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Month six: wait a minute…I didn’t go to college to be a teacher

No. I went to college to be a journalist. Um, why am I teaching?

I have a confession to make. I don’t know why I’m teaching…it just happened. It was never in my immediate future. I have no idea if I’ll be good at it. To be bluntly honest, I don’t really know what the hell I’m doing.

Education is the most important social issue to me and one I believe someone can really make an impact with, which is why I’ve been attracted to service programs like the Peace Corps and City Year.

I went to college to understand social issues, learn how to do something about them, and most of all, WRITE about them.

There’s no doubt that one of my main motivations for joining the Peace Corps was to experience and observe, write about a different culture and share that with Americans. It’s written in my DNA.

The education program was what I qualified for, and Peace Corps needed Education volunteers, so of course I took on the challenge with no questions. After all, education is EVERYTHING and this program is targeting a social issue I hold close to my heart.

I’m at a point in my service that most of my PCV friends are at too; we’re all a little worried for school to start and are scrambling to figure out how we’re going to teach our first classes. Many of us didn’t go to school to become teachers and our experiences stem from small group tutoring or working with at-risk youth.

I just returned from vacation and have mounds of worksheets, curriculum documents and grade 5 English workbooks to plan at least my first two weeks of teaching. Two weeks isn’t too bad — it’s more the introductions, setting ground rules, giving assessments and getting a sense of what level the class is at. But after? Ah, only time, trial and error will tell, my friends.

Since I’ve been in South Africa, I’ve really honed in on this, “throw yourself in there” attitude. Everything here for us is new and the first time you experience it — whether it’s staying with a host family, traveling alone, or teaching your first class — you kind of just have to jump in there and mentally tell yourself, “I can do it.” That’s exactly what I’ve been doing and it has been working; you won’t know if you never try. Then, after I accomplish whatever task is at hand, it gets easier and becomes part of my daily routine. I forget that I was once nervous about it.

Nelson Mandela once said, “It always seems impossible until it’s done.” He couldn’t have summarized my “throw yourself in there” epiphany any better.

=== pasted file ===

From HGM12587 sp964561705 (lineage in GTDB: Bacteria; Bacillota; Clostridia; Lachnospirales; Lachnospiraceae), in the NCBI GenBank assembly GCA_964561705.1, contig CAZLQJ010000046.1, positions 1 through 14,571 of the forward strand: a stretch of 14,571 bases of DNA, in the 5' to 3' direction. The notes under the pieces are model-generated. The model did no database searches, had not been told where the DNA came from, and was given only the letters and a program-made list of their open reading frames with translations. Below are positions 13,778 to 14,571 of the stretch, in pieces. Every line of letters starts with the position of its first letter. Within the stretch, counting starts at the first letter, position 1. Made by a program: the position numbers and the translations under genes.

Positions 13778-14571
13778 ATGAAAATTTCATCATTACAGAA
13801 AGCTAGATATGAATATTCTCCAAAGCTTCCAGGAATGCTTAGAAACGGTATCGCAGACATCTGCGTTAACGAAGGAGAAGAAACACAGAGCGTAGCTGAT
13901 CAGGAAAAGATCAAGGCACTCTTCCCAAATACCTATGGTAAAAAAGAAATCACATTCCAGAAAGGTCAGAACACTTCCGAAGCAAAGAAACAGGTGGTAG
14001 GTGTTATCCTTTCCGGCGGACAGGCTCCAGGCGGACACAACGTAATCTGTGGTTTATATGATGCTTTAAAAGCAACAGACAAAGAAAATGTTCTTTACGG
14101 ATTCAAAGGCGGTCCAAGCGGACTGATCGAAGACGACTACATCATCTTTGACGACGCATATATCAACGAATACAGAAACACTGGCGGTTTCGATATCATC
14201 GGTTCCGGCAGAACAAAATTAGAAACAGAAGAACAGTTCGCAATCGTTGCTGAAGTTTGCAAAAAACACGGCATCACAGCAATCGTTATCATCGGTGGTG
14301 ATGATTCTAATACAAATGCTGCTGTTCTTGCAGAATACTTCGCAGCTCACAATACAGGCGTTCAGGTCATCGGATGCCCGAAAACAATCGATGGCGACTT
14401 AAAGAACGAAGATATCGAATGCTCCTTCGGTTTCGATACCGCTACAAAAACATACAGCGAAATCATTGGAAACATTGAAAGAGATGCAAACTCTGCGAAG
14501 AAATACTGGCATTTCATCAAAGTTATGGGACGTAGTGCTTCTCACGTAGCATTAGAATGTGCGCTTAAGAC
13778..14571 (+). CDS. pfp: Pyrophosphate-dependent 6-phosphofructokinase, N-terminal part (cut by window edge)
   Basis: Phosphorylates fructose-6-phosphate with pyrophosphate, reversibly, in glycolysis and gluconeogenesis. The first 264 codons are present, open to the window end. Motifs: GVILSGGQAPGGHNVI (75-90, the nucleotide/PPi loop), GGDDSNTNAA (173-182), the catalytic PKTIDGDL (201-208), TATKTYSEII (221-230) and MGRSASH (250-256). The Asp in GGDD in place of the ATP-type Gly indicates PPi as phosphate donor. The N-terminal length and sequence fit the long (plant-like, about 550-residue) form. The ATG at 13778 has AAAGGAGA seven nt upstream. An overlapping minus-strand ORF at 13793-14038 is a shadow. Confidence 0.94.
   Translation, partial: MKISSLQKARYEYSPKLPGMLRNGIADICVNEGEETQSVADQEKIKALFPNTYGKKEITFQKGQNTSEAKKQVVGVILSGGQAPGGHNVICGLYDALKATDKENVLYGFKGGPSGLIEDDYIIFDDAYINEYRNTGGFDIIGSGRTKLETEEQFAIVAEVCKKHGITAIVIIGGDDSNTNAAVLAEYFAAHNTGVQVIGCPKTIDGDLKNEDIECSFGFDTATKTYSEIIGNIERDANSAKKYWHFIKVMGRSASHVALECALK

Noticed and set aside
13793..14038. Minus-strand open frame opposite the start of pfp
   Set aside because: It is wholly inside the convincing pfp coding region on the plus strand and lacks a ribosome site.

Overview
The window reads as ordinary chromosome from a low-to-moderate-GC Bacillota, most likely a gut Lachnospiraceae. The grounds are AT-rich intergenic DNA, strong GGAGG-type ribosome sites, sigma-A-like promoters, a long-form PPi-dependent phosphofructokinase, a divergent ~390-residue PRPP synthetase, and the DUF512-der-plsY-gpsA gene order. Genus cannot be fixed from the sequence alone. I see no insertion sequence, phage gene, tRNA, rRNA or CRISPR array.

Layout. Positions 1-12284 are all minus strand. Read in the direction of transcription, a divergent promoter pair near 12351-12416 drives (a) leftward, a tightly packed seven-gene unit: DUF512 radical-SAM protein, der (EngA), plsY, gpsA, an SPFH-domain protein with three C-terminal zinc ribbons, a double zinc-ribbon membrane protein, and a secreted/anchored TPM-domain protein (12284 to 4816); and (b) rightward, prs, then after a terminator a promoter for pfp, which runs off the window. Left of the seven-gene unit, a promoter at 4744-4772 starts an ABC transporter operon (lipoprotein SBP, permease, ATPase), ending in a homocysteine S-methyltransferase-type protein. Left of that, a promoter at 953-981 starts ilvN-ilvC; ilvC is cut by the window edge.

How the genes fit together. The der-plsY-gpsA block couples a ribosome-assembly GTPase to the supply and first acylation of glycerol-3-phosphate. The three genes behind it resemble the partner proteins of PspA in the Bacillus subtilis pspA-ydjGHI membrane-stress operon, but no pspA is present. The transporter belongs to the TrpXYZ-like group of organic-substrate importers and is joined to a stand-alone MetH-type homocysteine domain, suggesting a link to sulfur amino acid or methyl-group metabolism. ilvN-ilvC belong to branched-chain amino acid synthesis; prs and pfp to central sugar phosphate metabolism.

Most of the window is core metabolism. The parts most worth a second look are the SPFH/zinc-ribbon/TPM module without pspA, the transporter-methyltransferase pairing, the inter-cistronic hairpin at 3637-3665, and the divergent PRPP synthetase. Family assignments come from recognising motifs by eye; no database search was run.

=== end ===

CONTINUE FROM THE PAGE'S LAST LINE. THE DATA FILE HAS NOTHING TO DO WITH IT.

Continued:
Please excuse me if I drown in documents for the next week or so. I’m not sure if my host family really understands why I’m locked up in my hut, but this is my Americanism kicking in — I’VE GOTTA GET STUFF DONE.

My principal just came by my hut and confirmed the grade 5 English class is all mine. Well, kiddies, you’re in for a ride. Miss Mathebula will make this class fun, somehow, some way. First point of reference — making “Who I Am” books about who they are, so they can have a little fun and I can learn something about all of them (thanks to my partner English teacher from last year for this idea).

I report to school on Jan. 14th and my first day of teaching will be Jan. 16th.

Got ideas for a grade 5 English class? Throw ‘em on over!

I welcome you with open arms, 2013 — no doubt that it’ll be the most challenging and rewarding year of my life.

Yours, motivated and dumbfounded at the same time,

SmallTransparentLogoLiz aka Miss Mathebula

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6 Comments Post a comment
  1. Sometimes fate finds us

    January 5, 2013
  2. Liz, you sound like I have thought many times throughout my life.
    I have had teaching, tutoring, home teaching and substituting as both full time and back up when I was an actress, photographer. I had the same thoughts
    when I was in S AF. My photog in the beginning was with a photo agency that contributed to textbooks of which I have thousands of images in. I wanted
    to go to PC and that was the entry- educ. I should have done it when I was
    younger and more healthy. Just received my TESL certificate a year and a half ago. But if you are in the creative area as a writer you must do that in addition.
    It will keep you happier and saner. Try to start now if possible. One year
    I taught in Inglewood and at the same time kept up the photog career plus rearing two children. That was truly crazy. I felt in the beginning of PC
    restrained due to security, etc. The biggest point in teaching as I am sure you have learned, is to listen to each student understanding what that person really needs so that he/she knows he is validated. If you have large classes it
    will be a challenge. Try not to feel overwhelmed. You are of value being there
    showing someone you care about them.
    I bet you will be terrific with those children. Maybe I will see you all in
    the Spring. Good luck. I love reading you inspiring posts.

    January 5, 2013
    • Thank you Mary Kate! It’s going to be challenging, but it’ll be worth it. This blog keeps me sane and I have plenty of posts I’m in the process of writing, so it will be my go-to when things are stressful at school. Hopefully I’ll be able to balance both like you did with your photog career! Thanks for keeping up with my posts.

      January 9, 2013
  3. Nice post!

    January 7, 2013

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  1. Month seven: I struggle, you struggle, we struggle present tense | Liz in Service

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